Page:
How to Choose the Perfect Horseback Riding Holiday
Thinking of booking your first horseback riding vacation? Here are a few expert tips from globetrotting equestrian, Janine Whyte, that will help you pick the perfect equestrian holiday for you.
It was 2009, and I was searching furiously on the internet to find the perfect and most authentic Cattle Ranch Holiday when I stumbled across a whole new world. Pandora’s Box had been opened and I more than willingly began to forage. Since then, I have partaken in over twenty horse riding holidays all around our beautiful world. There are a plethora of choices for exploring the world on horseback. My bucket list keeps steadily expanding without any end in sight, but there is one question I am constantly being asked: "How do you choose the trips you do?”
An African horseback safari might require the confidence to flee at speed from danger. Photo courtesy Janine Whyte.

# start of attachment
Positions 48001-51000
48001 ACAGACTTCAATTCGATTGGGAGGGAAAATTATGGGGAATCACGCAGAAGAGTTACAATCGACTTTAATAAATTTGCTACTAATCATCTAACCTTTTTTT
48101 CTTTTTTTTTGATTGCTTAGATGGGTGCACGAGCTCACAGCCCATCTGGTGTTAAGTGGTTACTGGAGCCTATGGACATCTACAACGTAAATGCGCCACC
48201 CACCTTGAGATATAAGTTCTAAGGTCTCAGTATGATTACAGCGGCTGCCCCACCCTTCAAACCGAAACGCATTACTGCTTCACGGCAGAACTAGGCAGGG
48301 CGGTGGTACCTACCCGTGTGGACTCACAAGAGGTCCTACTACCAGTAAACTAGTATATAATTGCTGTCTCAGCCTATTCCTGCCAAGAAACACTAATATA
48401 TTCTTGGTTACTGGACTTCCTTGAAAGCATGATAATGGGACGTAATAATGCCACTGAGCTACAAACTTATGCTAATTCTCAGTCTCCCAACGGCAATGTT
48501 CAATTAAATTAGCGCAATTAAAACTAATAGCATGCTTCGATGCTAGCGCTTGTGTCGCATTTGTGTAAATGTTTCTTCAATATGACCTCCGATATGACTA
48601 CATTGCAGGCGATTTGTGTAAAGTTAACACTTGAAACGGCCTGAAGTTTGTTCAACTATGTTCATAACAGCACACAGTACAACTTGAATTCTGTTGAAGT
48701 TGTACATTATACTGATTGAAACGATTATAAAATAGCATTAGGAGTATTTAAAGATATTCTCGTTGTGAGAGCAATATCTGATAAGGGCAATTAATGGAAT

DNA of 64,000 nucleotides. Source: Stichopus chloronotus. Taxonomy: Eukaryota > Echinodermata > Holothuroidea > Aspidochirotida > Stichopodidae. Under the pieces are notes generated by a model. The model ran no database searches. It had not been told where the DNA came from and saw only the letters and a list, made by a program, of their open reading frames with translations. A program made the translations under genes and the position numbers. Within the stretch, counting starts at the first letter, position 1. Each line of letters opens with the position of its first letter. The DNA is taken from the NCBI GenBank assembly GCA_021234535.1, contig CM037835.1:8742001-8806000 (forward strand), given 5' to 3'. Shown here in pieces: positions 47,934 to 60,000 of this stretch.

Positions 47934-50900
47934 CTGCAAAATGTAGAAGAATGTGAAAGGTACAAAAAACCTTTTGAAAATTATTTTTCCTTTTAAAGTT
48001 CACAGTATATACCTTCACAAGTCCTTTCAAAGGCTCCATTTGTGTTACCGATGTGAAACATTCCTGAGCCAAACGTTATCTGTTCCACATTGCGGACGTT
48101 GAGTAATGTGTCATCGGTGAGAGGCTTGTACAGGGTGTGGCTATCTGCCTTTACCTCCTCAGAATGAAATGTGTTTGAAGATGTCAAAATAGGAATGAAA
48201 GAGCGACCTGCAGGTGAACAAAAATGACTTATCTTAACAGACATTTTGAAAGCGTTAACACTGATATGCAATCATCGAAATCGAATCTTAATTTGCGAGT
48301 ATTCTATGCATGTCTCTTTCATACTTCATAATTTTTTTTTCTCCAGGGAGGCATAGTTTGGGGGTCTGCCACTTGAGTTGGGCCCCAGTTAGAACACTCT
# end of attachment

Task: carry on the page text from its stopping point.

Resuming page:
For me, it’s simple. I love the outdoors, adventure, and being on horseback. I prefer to roam off the beaten track, in less traveled destinations. Forgoing luxury is not an issue for me. I grew up in the eighties and nineties in Ireland, so I know how to rough it--my grandparents had no bathroom! However, the aspect of these trips that I enjoy the most is, of course, the bond between horse and rider--a bond that’s built on trust, understanding, and (most of all) respect.
I have covered countless kilometers in the saddle, over some of the harshest, most inhospitable and barren environments. I’ve climbed mountain ranges, waded through rivers and seas, and galloped across great expanses of wide open spaces in far away magical places. None of this would have been possible without the trust and companionship of my four-legged friends, and it never ceases to amaze me how far a horse will go for you once you have gained his trust.